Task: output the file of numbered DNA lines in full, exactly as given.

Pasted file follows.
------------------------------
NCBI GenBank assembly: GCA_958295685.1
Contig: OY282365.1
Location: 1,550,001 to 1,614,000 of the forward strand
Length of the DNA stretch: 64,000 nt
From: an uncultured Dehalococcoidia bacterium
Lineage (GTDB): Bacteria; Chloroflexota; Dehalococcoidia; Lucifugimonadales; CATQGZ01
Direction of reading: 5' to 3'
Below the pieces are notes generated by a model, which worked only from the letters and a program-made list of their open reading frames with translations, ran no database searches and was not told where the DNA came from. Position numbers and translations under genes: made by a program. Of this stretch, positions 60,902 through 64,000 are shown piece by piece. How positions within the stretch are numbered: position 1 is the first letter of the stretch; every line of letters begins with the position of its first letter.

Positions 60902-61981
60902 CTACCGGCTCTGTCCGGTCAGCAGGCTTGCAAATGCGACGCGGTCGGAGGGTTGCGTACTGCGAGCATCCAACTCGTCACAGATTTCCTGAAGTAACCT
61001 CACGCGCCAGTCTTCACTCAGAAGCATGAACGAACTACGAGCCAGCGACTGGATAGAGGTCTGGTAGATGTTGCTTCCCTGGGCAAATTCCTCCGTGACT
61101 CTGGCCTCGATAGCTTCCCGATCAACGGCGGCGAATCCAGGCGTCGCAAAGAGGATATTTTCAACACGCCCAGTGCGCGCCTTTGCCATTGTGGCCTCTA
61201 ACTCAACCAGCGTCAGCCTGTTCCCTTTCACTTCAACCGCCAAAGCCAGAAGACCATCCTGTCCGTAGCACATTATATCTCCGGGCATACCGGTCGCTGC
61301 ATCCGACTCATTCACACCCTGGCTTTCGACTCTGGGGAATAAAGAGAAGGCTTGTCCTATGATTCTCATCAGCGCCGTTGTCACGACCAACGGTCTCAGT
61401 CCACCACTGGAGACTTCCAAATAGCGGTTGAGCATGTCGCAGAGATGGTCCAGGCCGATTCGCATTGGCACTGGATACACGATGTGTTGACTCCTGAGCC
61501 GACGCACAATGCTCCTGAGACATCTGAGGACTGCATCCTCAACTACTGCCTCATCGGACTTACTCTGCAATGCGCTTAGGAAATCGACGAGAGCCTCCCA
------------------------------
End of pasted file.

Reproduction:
NCBI GenBank assembly: GCA_958295685.1
Contig: OY282365.1
Location: 1,550,001 to 1,614,000 of the forward strand
Length of the DNA stretch: 64,000 nt
From: an uncultured Dehalococcoidia bacterium
Lineage (GTDB): Bacteria; Chloroflexota; Dehalococcoidia; Lucifugimonadales; CATQGZ01
Direction of reading: 5' to 3'
Below the pieces are notes generated by a model, which worked only from the letters and a program-made list of their open reading frames with translations, ran no database searches and was not told where the DNA came from. Position numbers and translations under genes: made by a program. Of this stretch, positions 60,902 through 64,000 are shown piece by piece. How positions within the stretch are numbered: position 1 is the first letter of the stretch; every line of letters begins with the position of its first letter.

Positions 60902-61981
60902 CTACCGGCTCTGTCCGGTCAGCAGGCTTGCAAATGCGACGCGGTCGGAGGGTTGCGTACTGCGAGCATCCAACTCGTCACAGATTTCCTGAAGTAACCT
61001 CACGCGCCAGTCTTCACTCAGAAGCATGAACGAACTACGAGCCAGCGACTGGATAGAGGTCTGGTAGATGTTGCTTCCCTGGGCAAATTCCTCCGTGACT
61101 CTGGCCTCGATAGCTTCCCGATCAACGGCGGCGAATCCAGGCGTCGCAAAGAGGATATTTTCAACACGCCCAGTGCGCGCCTTTGCCATTGTGGCCTCTA
61201 ACTCAACCAGCGTCAGCCTGTTCCCTTTCACTTCAACCGCCAAAGCCAGAAGACCATCCTGTCCGTAGCACATTATATCTCCGGGCATACCGGTCGCTGC
61301 ATCCGACTCATTCACACCCTGGCTTTCGACTCTGGGGAATAAAGAGAAGGCTTGTCCTATGATTCTCATCAGCGCCGTTGTCACGACCAACGGTCTCAGT
61401 CCACCACTGGAGACTTCCAAATAGCGGTTGAGCATGTCGCAGAGATGGTCCAGGCCGATTCGCATTGGCACTGGATACACGATGTGTTGACTCCTGAGCC
61501 GACGCACAATGCTCCTGAGACATCTGAGGACTGCATCCTCAACTACTGCCTCATCGGACTTACTCTGCAATGCGCTTAGGAAATCGACGAGAGCCTCCCA